Federal Reserve Chairman Ben S. Bernanke was determined to assure lawmakers that the Fed can provide record stimulus and also limit inflation. He claimed that the Fed wouldn’t accept rising consumer prices in order to foster economic growth.
“It will be a similar pattern to what we’ve seen in previous episodes where the Fed cut rates, provided support for the recovery, and when the recovery reached a point of takeoff where it could support itself on its own, then the Fed pulled back, took away the punch bowl,” Bernanke told the House Financial Services Committee today in Washington.
Bernanke’s second day of testimony to Congress was met with disbelief, because lawmakers claimed that after lowering the Fed’s key interest rate to almost zero and pumping up its own balance sheet to a staggering amount of $2.87 trillion, there was little else the Fed–without printing huge amounts of money and causing inflation–might be able to do in order to help put the economy on a sounder footing.
Republican Representatives like Jeb Hensarling of Texas and Patrick McHenry from North Carolina, both openly disagreed with Bernanke. Patrick McHenry went even so far to suggest that Federal Reserve Chairman Ben S. Bernanke might even be inclined to tolerate inflation of 3 percent in order to spur the economy.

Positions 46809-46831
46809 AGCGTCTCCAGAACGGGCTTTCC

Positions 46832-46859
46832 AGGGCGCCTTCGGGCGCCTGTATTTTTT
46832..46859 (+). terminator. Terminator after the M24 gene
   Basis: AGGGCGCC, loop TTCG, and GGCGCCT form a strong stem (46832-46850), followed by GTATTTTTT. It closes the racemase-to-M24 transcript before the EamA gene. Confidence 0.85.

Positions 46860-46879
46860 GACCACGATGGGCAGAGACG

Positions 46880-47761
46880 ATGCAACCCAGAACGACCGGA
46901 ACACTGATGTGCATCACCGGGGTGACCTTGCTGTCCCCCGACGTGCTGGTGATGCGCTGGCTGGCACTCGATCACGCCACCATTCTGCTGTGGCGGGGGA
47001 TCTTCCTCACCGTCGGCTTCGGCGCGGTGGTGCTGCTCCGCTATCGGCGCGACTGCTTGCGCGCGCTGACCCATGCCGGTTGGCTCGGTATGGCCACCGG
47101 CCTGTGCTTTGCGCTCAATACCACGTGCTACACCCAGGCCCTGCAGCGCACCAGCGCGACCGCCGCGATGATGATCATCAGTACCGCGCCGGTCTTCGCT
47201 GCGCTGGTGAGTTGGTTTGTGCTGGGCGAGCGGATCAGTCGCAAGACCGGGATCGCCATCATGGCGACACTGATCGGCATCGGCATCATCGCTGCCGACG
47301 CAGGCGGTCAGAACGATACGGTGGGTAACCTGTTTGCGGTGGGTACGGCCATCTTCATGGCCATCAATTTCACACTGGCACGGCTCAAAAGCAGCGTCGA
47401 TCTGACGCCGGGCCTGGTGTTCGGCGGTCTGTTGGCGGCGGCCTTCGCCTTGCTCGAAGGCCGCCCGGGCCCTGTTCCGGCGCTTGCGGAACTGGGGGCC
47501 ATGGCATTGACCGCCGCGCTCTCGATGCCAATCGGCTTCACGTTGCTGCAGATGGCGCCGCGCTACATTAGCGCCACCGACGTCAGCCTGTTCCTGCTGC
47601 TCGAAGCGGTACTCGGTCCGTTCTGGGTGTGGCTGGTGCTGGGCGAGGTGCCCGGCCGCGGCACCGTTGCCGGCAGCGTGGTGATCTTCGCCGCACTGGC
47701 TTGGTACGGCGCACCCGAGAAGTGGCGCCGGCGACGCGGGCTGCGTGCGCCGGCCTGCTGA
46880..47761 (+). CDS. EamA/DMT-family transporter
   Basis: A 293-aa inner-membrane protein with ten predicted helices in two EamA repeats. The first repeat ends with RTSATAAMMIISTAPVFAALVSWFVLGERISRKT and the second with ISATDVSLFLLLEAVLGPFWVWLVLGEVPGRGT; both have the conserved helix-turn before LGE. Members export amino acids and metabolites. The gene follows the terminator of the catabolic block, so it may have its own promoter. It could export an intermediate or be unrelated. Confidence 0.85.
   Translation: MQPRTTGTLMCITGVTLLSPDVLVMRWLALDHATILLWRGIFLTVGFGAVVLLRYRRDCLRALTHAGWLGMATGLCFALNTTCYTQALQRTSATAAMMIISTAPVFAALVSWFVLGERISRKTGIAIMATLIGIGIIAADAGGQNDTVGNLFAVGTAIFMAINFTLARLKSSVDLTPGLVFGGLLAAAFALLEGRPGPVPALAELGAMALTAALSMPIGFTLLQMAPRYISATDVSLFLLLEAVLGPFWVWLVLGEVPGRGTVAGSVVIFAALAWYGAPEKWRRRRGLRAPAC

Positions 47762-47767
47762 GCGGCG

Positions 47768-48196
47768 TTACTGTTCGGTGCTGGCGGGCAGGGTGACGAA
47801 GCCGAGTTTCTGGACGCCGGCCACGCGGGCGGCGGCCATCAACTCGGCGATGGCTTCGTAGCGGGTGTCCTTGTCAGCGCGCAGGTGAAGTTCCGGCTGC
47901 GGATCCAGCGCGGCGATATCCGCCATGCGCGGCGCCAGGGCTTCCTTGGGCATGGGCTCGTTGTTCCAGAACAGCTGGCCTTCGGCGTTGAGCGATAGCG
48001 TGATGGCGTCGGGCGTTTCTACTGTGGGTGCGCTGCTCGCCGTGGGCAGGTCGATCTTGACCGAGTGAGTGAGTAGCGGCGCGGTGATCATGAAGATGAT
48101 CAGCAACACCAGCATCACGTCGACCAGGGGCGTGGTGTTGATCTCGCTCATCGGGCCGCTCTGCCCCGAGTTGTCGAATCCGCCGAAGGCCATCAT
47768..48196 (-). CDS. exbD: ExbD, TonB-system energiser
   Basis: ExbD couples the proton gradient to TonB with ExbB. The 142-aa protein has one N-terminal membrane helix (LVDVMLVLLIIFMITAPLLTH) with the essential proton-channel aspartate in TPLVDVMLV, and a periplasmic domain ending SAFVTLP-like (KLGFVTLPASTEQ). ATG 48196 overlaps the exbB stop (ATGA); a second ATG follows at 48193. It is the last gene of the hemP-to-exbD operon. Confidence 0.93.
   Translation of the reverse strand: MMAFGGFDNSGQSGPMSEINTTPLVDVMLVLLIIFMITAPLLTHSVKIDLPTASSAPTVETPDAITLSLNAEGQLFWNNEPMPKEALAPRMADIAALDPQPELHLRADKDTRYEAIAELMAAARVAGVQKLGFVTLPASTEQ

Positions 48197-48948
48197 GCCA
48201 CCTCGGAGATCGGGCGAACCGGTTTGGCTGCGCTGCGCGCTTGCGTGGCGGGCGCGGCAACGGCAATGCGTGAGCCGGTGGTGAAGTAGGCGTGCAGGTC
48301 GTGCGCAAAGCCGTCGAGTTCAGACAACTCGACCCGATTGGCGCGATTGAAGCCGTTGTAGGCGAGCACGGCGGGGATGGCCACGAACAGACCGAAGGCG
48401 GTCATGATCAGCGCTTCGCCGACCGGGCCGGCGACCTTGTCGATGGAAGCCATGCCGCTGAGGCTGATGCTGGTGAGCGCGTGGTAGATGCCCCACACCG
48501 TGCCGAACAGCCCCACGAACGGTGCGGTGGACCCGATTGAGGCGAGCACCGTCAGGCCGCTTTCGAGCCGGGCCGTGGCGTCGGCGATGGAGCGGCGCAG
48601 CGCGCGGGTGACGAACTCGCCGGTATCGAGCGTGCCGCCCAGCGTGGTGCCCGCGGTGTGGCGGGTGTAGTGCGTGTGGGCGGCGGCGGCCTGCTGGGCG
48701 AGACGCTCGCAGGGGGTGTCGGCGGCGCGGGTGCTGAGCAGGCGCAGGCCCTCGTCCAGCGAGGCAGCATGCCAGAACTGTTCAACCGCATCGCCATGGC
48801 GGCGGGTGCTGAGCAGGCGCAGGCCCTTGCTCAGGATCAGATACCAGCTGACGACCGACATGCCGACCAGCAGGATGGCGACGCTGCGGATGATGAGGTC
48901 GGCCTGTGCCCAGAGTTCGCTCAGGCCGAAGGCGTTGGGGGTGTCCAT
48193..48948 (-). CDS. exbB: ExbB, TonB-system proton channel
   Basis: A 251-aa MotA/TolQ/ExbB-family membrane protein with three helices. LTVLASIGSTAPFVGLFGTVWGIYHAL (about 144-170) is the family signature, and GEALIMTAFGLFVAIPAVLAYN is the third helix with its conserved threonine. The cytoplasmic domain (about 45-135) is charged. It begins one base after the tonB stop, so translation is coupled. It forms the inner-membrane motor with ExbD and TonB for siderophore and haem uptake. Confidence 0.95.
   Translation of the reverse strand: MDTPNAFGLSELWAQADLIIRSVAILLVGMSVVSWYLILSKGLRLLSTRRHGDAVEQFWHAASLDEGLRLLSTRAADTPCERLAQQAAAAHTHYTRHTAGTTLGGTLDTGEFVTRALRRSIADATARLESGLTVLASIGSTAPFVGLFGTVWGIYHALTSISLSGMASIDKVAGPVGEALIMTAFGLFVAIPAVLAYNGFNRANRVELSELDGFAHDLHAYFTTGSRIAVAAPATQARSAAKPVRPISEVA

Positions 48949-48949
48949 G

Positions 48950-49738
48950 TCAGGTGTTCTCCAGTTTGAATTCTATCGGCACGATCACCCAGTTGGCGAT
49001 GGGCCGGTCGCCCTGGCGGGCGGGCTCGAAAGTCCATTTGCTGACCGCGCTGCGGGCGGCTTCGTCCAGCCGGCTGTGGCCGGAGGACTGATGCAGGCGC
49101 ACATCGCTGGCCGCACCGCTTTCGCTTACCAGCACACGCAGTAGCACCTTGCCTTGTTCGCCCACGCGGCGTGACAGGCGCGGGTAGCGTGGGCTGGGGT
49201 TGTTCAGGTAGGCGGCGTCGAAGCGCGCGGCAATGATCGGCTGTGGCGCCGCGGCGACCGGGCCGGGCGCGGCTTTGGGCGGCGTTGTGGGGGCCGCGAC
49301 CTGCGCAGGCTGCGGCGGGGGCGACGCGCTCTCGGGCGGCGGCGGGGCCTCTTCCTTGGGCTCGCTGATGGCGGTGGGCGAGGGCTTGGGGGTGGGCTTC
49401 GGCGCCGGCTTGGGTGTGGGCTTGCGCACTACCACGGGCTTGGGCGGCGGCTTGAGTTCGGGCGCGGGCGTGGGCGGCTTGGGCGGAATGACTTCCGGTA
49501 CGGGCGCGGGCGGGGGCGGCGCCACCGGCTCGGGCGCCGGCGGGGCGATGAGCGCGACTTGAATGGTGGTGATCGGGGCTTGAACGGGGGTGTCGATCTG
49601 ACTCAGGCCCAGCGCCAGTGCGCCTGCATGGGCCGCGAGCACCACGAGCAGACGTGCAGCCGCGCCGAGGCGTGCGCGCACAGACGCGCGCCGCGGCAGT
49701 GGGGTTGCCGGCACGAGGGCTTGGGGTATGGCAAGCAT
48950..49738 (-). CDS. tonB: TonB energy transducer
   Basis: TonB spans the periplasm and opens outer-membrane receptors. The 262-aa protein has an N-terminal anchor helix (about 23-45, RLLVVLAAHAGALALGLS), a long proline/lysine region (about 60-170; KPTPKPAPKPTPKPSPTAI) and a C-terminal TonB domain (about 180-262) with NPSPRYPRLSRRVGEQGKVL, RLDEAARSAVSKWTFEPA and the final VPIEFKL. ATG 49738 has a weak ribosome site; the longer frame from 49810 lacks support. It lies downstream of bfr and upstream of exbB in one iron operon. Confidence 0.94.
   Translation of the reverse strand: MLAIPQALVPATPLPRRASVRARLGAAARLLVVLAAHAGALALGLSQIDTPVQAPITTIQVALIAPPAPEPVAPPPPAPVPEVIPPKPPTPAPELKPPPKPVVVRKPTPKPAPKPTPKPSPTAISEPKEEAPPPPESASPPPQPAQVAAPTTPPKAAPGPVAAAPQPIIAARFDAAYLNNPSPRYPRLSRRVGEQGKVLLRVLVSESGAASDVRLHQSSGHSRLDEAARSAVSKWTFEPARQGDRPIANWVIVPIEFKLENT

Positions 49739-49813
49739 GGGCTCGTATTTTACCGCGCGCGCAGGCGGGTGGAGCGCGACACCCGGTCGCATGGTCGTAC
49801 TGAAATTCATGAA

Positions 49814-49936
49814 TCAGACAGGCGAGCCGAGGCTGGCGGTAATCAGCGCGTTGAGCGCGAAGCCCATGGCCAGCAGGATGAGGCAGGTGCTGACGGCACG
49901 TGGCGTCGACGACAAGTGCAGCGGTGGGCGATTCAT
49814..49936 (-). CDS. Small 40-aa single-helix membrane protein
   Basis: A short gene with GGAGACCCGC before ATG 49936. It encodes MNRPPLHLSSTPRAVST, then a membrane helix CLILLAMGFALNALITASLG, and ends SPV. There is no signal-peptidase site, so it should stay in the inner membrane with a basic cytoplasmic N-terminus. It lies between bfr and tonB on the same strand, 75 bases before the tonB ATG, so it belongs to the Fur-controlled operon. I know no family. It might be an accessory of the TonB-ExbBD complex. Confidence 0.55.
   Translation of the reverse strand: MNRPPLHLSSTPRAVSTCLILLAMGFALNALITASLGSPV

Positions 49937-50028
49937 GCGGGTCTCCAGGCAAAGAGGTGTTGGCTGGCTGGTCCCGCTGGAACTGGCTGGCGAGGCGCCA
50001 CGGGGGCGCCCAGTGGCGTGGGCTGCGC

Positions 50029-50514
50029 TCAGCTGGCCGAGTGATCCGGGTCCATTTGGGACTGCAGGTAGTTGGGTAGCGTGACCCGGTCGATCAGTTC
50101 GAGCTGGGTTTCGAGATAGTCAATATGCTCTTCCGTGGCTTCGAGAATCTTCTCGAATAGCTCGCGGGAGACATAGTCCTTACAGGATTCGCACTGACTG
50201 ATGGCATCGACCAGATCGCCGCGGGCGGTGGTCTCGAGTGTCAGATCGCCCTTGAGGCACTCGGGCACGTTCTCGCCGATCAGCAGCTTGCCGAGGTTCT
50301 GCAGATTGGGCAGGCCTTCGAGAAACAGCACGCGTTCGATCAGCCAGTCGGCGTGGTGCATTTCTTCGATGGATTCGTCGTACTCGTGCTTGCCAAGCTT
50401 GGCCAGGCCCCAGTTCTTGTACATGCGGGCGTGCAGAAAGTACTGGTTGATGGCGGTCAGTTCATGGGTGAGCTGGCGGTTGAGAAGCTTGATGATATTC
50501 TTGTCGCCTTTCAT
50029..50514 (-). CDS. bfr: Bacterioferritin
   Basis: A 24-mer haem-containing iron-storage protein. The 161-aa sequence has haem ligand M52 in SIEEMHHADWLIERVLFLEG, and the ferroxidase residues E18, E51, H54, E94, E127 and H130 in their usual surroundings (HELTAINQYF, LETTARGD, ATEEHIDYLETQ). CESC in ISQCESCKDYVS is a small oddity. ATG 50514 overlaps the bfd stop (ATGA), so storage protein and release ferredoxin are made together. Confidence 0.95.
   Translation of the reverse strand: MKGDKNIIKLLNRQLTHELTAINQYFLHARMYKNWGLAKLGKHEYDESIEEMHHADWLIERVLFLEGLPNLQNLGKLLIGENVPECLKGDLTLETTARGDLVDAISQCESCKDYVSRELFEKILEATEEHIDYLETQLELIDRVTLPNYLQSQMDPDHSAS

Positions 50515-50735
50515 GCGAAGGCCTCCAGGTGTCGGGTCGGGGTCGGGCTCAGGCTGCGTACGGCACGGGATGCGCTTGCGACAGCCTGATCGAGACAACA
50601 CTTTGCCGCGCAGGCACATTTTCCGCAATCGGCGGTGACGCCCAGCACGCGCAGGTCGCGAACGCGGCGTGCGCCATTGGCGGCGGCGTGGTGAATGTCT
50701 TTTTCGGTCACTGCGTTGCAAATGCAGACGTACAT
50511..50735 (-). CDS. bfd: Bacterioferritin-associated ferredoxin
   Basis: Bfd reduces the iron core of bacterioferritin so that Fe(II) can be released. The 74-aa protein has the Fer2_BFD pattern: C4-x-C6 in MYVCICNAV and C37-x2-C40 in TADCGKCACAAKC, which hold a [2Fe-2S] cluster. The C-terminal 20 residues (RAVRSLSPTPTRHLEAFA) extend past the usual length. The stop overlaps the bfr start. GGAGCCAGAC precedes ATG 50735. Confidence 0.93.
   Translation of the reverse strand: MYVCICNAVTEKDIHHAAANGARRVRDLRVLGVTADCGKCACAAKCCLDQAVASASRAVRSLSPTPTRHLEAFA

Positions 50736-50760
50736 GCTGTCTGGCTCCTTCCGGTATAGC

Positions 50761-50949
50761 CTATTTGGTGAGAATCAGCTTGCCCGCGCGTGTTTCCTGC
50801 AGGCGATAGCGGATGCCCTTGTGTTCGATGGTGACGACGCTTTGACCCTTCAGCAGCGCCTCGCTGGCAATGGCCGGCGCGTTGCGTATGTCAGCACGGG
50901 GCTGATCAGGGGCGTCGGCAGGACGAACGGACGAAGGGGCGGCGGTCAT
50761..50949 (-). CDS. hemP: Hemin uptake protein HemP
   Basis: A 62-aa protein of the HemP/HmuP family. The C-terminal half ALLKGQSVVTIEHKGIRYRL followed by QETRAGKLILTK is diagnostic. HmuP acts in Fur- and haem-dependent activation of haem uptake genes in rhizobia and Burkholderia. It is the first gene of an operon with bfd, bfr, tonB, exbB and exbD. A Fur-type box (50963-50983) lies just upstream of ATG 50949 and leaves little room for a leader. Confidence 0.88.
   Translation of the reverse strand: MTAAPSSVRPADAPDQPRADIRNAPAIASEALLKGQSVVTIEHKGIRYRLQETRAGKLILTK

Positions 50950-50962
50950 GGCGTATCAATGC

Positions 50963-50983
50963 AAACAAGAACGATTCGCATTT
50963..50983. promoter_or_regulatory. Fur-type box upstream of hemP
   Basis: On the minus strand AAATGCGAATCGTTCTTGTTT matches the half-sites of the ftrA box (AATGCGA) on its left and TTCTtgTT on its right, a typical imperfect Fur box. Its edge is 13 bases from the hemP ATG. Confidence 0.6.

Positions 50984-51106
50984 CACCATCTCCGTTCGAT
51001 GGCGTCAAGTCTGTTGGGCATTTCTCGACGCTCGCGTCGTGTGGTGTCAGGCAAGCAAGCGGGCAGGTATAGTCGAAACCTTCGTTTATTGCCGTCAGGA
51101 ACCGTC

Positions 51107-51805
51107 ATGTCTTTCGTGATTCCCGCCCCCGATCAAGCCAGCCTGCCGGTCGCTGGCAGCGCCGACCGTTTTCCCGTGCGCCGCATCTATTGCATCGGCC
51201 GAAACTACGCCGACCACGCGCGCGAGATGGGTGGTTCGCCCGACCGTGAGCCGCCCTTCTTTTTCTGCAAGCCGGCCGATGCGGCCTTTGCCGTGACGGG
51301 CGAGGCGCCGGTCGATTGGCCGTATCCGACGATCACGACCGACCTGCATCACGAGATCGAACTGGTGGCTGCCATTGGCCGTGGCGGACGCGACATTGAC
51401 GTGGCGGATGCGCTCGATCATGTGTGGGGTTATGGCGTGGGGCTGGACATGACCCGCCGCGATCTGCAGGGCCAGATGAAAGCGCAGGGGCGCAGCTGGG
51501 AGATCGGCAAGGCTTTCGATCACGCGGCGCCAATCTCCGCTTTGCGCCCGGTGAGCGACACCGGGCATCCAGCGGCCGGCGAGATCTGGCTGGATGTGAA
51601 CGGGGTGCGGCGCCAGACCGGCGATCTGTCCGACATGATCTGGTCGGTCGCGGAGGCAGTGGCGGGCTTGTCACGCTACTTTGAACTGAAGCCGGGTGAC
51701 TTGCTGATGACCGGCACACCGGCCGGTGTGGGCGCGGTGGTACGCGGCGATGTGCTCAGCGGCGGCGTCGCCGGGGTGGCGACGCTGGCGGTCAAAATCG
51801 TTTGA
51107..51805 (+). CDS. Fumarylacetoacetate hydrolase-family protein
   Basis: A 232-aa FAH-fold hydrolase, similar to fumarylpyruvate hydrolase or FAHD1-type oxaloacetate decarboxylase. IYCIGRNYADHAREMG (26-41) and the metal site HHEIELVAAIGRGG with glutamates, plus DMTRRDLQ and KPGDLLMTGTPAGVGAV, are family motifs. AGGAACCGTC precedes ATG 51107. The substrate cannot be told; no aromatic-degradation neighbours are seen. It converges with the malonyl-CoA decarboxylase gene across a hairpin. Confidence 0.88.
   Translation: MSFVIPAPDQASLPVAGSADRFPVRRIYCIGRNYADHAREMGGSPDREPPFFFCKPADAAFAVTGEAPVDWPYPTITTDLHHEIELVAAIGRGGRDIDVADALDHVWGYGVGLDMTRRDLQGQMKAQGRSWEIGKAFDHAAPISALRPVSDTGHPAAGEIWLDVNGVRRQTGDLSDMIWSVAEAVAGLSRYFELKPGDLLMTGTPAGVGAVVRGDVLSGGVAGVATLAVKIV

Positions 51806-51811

Ben Bernanke flat out rejected the idea of a three percent inflation target, because The Federal Open Market Committee couldn’t boost its 2 percent target for price increases “without losing control of the inflation process,” Bernanke said and he stated that: “I’m very skeptical that it would increase confidence among businesses and households and increase economic activity.”
Federal Reserve Bank of Chicago President Charles Evans was among the harsh skeptics and he suggested that Ben Bernanke should commit to low interest rates until the unemployment rate falls below 7 percent or inflation rises above 3 percent.
One of the many reasons why Bernanke’s claim that the Fed could boost the economy and still keep inflation at or even below two percent, was the fact that oil rose for a sixth day in a row and achieved the highest intraday level since May 30th, 2012 and settled at at $89.87 a barrel on the New York Mercantile Exchange.
When asked specifically about the inflation outlook, Ben Bernanke relied on prepared remarks and said “economic growth is slowing and inflation will probably remain at or below the Federal Reserve’s 2 percent objective after energy prices reversed their gains from earlier this year.”
In a nutshell, Federal Reserve Chairman Ben S. Bernanke merely survived the intensive two-day grilling by lawmakers, but his claims were greeted with mostly aggressive questions and met with reactions ranging from mild disbelief among Democrats up to ironic and partly hostile one’s by Republicans.
Like the Republican Representative Jeb Hensarling of Texas, who pointedly remarked that the economy suffered a “profound failure of monetary policy” because of the Fed’s unprecedented actions and because of Chairman Ben S. Bernanke’s blunt statement that the economic malaise would last at least until the end of 2014.